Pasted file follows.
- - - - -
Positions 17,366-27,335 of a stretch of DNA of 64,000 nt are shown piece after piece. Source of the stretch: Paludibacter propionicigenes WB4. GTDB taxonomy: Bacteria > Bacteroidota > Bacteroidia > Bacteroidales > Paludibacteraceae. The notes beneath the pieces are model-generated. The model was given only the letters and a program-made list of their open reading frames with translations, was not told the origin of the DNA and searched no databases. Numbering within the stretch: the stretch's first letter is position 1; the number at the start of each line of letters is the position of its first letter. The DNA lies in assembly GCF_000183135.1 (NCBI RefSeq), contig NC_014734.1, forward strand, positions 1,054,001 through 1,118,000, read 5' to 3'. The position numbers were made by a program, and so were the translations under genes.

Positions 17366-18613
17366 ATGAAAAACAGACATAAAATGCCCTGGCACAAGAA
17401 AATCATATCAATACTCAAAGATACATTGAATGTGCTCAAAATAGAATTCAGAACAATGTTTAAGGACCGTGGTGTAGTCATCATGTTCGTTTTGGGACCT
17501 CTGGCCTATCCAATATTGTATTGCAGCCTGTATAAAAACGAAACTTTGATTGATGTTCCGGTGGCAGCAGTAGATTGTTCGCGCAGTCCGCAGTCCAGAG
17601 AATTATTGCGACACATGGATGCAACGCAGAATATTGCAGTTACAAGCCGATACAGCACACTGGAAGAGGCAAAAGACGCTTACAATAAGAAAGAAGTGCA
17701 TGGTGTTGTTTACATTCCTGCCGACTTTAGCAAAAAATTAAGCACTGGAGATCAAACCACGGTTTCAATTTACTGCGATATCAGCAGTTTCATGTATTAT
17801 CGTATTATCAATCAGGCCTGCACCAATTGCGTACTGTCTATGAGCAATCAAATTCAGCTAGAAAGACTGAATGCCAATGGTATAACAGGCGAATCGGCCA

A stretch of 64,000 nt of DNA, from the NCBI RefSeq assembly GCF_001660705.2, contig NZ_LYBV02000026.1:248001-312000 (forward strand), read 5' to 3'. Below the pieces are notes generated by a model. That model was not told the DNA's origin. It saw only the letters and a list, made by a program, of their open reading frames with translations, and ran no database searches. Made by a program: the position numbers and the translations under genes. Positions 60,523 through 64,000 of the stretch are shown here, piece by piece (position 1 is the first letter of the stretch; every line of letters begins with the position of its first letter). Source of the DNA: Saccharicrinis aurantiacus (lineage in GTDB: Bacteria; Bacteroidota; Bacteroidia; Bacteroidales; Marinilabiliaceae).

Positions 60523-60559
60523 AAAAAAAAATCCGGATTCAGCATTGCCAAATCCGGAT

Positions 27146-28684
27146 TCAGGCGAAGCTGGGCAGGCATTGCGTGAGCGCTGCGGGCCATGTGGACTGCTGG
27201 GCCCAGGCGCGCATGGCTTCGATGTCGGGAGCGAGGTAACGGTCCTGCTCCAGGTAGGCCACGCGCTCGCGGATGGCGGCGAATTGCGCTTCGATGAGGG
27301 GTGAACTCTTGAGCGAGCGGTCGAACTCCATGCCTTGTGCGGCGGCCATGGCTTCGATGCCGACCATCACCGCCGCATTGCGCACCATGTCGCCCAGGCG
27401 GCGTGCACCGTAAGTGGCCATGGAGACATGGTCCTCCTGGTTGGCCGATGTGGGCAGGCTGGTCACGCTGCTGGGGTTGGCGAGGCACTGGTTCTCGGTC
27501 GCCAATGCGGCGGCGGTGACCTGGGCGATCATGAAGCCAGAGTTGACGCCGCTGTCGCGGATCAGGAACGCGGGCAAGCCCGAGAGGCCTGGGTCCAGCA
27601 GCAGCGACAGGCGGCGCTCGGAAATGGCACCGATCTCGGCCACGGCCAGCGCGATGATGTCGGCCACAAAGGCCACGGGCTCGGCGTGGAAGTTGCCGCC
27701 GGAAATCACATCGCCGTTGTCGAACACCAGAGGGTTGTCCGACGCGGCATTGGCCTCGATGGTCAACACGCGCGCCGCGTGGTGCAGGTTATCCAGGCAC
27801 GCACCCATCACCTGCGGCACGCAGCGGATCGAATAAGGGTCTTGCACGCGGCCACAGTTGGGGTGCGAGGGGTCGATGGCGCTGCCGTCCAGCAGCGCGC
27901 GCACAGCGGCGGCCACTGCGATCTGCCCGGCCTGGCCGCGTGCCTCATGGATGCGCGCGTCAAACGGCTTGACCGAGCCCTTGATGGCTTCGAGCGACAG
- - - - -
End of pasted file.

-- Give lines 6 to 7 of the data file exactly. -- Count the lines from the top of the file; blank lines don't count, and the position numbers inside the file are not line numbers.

17601 AATTATTGCGACACATGGATGCAACGCAGAATATTGCAGTTACAAGCCGATACAGCACACTGGAAGAGGCAAAAGACGCTTACAATAAGAAAGAAGTGCA
17701 TGGTGTTGTTTACATTCCTGCCGACTTTAGCAAAAAATTAAGCACTGGAGATCAAACCACGGTTTCAATTTACTGCGATATCAGCAGTTTCATGTATTAT